The quarter starts and here's a class,
All ready to explore the inside life,
And the instruction:
Go within, find a something, an anything-
Thought, sensation, feeling, whim-
Then expand it until it won't anymore, then condense it.
Questions? None. Let's begin.
Time passes, bell rings, reports come in:
Large fellow, bald and fit, says:
There was this strawberry, got very large,
House large, lake large, world large,
And the filament like hairy sort of stemming,
Immensely vastly rising tall tree tall,
Rooted in strawberry fleshy red moist berry-ness
Tasted quite good as I on strawberry planet picnicked for a while,
Then arose and sailed around as spontaneous orbiting view master guy
For some time, must say I was having a lot of fun, then bell rang
And here I am where I was before.
Smiles and laughter, and others spoke, and then:
Older somewhat grayish sort of round faced grim woman took her turn.
This surprising for she had been a nearly featureless presence in the room.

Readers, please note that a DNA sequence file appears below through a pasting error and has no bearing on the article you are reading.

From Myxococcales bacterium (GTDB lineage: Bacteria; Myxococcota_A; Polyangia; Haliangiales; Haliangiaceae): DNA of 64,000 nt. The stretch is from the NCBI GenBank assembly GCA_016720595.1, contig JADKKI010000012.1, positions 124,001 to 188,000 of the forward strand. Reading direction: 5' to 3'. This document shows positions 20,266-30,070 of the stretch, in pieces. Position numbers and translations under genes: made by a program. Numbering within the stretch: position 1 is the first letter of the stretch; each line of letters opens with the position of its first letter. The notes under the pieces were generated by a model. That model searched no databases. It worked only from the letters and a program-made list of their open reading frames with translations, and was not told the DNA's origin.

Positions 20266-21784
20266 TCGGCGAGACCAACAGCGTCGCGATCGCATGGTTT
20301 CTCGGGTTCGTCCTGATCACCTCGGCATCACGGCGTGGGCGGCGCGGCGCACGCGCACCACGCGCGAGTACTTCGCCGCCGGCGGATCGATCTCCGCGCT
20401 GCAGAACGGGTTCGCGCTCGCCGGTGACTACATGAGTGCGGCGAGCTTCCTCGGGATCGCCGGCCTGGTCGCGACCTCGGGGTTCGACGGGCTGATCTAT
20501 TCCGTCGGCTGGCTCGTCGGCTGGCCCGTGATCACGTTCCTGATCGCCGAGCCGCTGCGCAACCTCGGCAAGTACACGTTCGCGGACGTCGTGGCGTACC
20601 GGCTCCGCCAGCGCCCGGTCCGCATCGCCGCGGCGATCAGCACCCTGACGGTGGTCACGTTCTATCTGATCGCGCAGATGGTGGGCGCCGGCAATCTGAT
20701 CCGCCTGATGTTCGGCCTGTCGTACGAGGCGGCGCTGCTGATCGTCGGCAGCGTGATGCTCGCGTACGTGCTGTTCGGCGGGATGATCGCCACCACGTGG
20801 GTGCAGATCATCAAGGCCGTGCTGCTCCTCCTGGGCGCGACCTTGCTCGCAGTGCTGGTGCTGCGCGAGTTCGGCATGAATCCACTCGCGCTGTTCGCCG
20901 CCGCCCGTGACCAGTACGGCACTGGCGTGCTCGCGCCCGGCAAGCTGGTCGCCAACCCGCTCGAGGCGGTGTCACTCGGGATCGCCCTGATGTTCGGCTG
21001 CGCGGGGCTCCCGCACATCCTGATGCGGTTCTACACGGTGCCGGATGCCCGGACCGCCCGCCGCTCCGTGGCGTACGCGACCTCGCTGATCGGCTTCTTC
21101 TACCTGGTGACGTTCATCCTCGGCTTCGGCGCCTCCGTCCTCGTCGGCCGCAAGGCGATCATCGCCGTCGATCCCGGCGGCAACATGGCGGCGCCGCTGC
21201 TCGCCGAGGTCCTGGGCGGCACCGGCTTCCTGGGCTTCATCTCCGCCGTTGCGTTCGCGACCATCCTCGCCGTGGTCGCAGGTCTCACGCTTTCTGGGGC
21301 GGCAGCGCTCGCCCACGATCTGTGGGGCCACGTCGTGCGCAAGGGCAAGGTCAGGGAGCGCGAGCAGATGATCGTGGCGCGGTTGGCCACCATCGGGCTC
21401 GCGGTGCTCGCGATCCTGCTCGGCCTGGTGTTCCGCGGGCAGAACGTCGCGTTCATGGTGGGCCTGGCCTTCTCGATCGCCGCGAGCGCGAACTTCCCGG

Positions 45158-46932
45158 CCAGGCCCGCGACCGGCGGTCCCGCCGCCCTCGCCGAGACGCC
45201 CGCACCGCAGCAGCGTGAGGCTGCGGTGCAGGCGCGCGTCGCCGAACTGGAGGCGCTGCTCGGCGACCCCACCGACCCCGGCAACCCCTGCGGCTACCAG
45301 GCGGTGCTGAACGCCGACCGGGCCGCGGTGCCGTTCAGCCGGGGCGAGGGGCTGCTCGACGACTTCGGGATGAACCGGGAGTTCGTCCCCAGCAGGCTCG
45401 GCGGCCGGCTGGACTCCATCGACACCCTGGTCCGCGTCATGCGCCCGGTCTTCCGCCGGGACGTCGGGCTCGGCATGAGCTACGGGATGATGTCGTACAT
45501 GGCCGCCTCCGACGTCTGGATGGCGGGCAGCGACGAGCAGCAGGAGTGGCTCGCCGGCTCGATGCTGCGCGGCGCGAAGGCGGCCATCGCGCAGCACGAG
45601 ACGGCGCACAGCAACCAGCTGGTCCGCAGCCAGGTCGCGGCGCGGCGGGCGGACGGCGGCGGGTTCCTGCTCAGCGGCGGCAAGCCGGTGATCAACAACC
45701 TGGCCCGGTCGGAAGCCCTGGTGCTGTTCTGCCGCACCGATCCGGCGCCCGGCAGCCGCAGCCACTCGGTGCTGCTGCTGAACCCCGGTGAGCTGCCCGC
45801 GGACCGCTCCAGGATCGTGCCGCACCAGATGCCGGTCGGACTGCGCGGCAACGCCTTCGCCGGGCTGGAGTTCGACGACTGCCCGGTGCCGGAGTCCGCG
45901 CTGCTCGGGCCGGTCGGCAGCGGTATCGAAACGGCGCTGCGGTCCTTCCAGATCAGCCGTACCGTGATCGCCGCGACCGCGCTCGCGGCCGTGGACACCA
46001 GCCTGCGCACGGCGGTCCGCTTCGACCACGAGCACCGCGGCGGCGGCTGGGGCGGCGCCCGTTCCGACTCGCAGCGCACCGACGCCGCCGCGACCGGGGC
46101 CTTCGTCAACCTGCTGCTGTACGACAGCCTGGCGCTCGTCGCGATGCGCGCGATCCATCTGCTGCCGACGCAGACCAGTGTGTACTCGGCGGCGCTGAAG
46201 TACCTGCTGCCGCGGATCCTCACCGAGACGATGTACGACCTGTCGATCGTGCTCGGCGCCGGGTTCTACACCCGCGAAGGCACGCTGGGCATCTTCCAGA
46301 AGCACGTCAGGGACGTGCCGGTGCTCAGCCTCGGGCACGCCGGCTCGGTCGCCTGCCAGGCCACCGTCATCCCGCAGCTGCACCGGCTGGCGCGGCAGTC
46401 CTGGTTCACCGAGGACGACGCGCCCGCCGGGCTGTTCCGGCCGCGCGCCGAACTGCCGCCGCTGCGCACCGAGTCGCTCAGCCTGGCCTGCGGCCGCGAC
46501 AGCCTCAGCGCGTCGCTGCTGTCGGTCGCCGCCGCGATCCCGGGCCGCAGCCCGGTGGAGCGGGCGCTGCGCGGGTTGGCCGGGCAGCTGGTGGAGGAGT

Wondered would she tell a tale of horrifically judgmental train wreck this-is-foolish
Summary canceling out all hope of playfulness for the rest of the term.
And she said: I was a rose, a blooming fully opening light petaled rose,
Graceful arching of elegant multiple perfectly balanced rose emergent rose
Of earthly delighting heaven embracing all elegant presence of beauty rose,
And then seemingly diminishing petal infolding loss of light became
Loss and fade of vision, and the reach of love lost collapsed and turned,
To my delight, into fabrics set before me, richly textured, variously hued,
A fullness of living all available now, and I began to plan what I would do.
And she returned to her silence.
And class began again and continued on until it ended.
Ken McKeon is a retired teacher and active poet living in Berkeley. He serves on the faculty of the Nyingma Institute.